MENA Moves Towards Achieving Its Renewable Energy Agenda

      It is a fact that the Middle East and North Africa (MENA) – a region that is home to half of the world?s proven oil and gas reserves – is right at the heart of a global shift to renewable energy today. The need for energy security amid rising populations and growing economies, as well as a desire to ensure long term economic prosperity through resource exports, creates a solid case for the region?s commitment to renewables. 

To achieve its stated commitments, The MENA will need to invest more than US$50 billion into technology, deployment, research and training by the end of the decade. And the work has already begun. 

In the Kingdom of Saudi Arabia (KSA) for example, the  King Abdullah City for Atomic and Renewable Energy (K.A.CARE) recently announced its plans to build solar power plants in five regions across the KSA by the end of 2015. This is just the beginning for a nation that has earmarked US$109 billion to the development of 54GW of renewable energy by 2032.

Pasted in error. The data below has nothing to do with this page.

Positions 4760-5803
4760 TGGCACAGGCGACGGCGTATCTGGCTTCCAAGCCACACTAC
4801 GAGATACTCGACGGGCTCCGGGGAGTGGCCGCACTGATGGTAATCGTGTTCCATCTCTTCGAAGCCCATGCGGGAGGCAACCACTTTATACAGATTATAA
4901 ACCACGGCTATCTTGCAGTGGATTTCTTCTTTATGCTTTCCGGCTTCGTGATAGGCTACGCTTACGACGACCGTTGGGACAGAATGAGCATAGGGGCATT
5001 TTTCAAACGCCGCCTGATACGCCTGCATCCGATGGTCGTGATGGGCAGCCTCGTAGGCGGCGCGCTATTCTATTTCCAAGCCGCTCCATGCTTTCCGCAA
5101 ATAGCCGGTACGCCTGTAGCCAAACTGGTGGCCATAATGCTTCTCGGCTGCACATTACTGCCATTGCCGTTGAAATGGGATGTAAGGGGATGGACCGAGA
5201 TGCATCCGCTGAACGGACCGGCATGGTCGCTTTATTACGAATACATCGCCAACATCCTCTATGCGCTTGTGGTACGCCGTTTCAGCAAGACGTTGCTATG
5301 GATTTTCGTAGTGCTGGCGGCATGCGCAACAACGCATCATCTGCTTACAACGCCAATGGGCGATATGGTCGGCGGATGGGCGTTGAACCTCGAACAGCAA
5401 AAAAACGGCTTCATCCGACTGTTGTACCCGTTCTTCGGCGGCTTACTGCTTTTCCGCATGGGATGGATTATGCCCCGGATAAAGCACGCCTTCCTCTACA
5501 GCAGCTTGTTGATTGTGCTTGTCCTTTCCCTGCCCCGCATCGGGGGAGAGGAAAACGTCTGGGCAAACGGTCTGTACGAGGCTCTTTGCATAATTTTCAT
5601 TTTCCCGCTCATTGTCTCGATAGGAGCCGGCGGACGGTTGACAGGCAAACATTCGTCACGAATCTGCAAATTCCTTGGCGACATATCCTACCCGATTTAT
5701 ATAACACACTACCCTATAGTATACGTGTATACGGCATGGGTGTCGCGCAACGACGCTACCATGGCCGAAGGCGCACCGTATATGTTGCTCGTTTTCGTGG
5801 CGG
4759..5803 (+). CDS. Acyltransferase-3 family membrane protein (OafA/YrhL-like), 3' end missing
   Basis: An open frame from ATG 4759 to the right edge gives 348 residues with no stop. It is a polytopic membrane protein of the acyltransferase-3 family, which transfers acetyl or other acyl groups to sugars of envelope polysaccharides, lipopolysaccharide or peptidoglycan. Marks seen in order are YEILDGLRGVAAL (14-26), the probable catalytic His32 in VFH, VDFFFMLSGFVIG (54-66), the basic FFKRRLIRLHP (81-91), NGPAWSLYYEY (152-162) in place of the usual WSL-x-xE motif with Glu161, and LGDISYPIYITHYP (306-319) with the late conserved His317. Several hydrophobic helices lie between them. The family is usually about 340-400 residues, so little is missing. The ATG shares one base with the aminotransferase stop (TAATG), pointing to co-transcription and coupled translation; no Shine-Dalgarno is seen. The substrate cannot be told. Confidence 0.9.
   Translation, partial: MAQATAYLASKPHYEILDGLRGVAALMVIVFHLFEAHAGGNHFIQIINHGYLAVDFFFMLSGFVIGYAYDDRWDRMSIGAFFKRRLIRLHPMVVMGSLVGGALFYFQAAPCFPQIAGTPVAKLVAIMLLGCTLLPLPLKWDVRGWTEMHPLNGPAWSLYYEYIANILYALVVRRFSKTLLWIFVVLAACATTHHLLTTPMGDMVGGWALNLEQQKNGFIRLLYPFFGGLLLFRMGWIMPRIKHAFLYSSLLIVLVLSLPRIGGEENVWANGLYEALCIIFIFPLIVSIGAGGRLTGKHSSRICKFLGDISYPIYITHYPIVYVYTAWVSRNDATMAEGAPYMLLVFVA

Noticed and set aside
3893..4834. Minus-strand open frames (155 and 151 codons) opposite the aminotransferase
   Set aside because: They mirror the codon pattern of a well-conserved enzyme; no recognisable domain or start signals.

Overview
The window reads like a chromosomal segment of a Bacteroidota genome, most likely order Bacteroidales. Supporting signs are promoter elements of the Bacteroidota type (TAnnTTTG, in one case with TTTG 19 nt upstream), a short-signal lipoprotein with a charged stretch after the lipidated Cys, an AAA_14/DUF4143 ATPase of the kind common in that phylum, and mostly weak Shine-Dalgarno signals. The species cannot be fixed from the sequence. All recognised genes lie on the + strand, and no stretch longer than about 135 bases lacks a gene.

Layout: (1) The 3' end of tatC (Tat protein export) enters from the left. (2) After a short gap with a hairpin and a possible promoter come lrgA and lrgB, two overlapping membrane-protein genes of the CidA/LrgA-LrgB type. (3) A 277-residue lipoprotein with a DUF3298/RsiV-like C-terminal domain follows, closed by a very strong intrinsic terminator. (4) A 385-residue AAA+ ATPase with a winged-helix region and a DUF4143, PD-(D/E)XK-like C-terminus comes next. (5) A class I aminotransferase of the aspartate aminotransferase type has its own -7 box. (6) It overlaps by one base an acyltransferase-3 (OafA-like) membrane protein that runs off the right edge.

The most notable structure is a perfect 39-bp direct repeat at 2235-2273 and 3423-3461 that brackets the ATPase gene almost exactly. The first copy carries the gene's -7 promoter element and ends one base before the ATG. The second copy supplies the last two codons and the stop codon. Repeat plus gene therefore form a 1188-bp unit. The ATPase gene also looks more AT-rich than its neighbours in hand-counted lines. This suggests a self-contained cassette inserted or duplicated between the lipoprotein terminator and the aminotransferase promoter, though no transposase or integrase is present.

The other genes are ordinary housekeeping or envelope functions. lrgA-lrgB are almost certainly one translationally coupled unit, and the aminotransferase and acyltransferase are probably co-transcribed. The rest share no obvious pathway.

Like much of the region, its needs are clear. The world?s largest oil exporter risks becoming a net energy importer within 20 years without rapid diversification of its domestic energy supply.
Securing growth and prosperity across the region through the widespread adoption of renewables is one of the most significant commercial opportunities of this generation.
In uniting leaders, policy makers, technologists, academics and investors, we move closer to the realisation of an unprecedented economic opportunity. 

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